Explore Quantum Computing – webinars

Explore Quantum Computing is a series of webinars hosted by University of Edinburgh allowing companies and organisations to hear directly from leading researchers from our partner institutions in Scotland.

The series features academics from different areas of expertise sharing their insights about quantum computing, discussing the latest advances, giving an outlook to the future, and reflecting on what this may mean for industry partners.

Explore webinars offer a unique opportunity for organisations across multiple sectors to learn about the research, expertise, and capabilities in quantum computing in Scotland.

January 2023 Explore Quantum Computing webinars:

  • When, where and how may we see quantum advantage? Dr Oliver Brown & Prof Andrew Daley 18 January 2023 

  • Next generation hardware platforms. Dr Alessandro Rossi & Professor Martin Weides 24 January 2023 

  • Software for realising quantum advantage. Prof Elham Kashefi 31 January 2023

Access webinar recordings in here.

Are you looking to collaborate with leading experts on Quantum Computing in Scotland? Submit your quantum computing challenge to AIMday Quantum Computing on 18 April 2023.

When, where and how may we see quantum advantage?

Dr Oliver Brown & Prof Andrew Daley, 18 January 2023 

Quantum computing has the potential to offer exponential benefits through its applications, what is known as quantum advantage. The technology is maturing and now is the time to consider what businesses and intractable problems may be ripe for quantum advantage. Quantum computers already have the power to access challenging scientific problems and have promising applications across a variety of industrial sectors. This webinar will outline the joint capabilities of the partners of the Quantum Computing Applications cluster including key high performance computing challenges as well as sector specific applications, discussing when advantage from quantum accelerated computing may be seen, which application areas that can be expected to most benefit from quantum computing, and how to integrate quantum computers with classical computing.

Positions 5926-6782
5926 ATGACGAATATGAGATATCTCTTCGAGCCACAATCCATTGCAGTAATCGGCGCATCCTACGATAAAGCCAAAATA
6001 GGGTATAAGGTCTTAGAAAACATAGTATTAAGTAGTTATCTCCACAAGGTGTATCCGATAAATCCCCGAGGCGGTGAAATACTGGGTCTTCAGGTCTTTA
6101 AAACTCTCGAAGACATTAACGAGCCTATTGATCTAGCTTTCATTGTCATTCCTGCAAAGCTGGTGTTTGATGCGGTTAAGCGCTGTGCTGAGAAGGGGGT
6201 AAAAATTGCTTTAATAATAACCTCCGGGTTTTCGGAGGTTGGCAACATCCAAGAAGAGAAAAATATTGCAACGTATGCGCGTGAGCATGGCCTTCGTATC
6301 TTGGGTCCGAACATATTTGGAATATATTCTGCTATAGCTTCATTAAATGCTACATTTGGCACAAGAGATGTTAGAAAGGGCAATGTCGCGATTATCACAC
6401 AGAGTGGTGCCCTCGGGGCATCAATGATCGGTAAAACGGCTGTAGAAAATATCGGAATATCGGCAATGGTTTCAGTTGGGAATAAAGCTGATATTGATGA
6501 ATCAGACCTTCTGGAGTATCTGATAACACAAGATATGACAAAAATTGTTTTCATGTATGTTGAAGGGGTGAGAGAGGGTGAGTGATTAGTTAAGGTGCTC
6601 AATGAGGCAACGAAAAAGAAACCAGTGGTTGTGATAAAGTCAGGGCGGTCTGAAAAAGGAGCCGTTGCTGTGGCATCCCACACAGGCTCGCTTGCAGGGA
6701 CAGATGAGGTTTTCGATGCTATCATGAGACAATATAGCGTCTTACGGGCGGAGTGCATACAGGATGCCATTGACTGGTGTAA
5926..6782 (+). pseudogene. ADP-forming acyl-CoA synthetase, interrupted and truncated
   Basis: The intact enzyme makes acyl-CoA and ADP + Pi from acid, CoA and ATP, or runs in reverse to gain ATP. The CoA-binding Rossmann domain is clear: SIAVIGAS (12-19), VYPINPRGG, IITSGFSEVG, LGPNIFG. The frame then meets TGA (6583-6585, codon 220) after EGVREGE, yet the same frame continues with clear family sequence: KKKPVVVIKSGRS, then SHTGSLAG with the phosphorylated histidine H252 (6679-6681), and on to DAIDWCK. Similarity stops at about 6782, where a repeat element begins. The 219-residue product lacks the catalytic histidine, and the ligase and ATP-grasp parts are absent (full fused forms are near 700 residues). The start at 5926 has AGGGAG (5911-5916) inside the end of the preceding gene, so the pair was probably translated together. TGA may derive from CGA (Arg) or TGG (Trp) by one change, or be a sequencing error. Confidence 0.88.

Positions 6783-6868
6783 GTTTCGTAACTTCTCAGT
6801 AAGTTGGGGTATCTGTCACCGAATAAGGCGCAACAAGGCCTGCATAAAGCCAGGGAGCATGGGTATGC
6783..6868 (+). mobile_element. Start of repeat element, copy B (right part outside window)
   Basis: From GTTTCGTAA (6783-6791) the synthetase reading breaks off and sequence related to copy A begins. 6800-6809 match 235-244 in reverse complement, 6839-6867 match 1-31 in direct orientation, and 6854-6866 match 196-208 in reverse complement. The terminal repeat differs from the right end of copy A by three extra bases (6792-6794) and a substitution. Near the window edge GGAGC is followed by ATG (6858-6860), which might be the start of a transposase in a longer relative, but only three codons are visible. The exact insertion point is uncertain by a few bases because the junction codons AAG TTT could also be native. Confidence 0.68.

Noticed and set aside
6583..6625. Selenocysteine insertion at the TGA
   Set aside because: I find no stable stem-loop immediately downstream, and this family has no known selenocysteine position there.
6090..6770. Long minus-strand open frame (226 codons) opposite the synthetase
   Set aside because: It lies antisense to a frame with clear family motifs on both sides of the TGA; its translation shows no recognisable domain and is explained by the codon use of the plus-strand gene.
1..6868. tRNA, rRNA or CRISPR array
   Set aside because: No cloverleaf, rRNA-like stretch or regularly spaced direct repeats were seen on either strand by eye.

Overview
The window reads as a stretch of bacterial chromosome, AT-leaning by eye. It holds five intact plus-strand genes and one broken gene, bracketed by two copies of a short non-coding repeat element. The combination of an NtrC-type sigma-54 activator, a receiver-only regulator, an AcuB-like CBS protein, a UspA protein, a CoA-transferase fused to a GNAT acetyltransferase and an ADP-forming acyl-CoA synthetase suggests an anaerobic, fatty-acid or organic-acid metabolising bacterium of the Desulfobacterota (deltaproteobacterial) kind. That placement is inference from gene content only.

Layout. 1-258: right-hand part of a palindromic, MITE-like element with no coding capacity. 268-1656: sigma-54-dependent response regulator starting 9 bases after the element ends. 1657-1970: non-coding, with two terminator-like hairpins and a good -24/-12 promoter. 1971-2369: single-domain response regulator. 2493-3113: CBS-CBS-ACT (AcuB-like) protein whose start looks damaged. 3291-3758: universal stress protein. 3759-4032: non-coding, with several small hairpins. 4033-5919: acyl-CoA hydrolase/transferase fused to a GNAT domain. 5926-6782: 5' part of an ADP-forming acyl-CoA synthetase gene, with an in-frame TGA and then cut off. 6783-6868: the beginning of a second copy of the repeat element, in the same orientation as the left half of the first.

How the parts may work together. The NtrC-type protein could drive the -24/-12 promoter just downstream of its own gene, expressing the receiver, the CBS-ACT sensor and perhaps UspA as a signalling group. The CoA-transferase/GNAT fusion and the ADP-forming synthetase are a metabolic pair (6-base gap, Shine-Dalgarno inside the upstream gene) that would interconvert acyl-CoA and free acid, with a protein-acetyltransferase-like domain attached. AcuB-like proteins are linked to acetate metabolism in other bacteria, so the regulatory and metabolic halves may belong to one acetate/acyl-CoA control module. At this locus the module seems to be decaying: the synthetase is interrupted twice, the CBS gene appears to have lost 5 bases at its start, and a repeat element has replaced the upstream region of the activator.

Oliver joined the Edinburgh Parallel Computing Centre (EPCC) after completing his PhD in Physics at Heriot-Watt University during which he developed software for calculating the stationary state of dissipative many-body quantum systems using matrix product states. Since joining EPCC, his work has mainly focused on programming models for heterogeneous exascale computing, particularly through my involvement in the INTERTWinE and EPiGRAM-HS Horizon 2020 projects. He now leads EPCC’s quantum applications group focusing on when, where and how to use quantum computers.

Andrew’s research is presently focussed on implementations and applications of quantum computing and quantum simulation. He is developing both new architectures for highly controlled quantum systems, and protocols (including software and algorithms) to apply these to problems of interest also outside of many-body physics. On the side of quantum simulation, over the course of the last 10 years, advances in experiments with ultracold quantum gases have made possible the realization of strongly interacting systems, which can be used to explore complex many-body phenomena. Motivated by and in connection with these experiments, Andrew explores novel phenomena on a theoretical level with analytical and numerical techniques. On the level of applications, he has ongoing collaborations with experimentalists implementing quantum computing, especially with neutral atoms and trapped ions and is also working with colleagues in other disciplines and in industry in order to identify potential near to medium term applications beyond basic physics.

Next generation hardware platforms

Dr Alessandro Rossi & Prof Martin Weides, 24 January 2023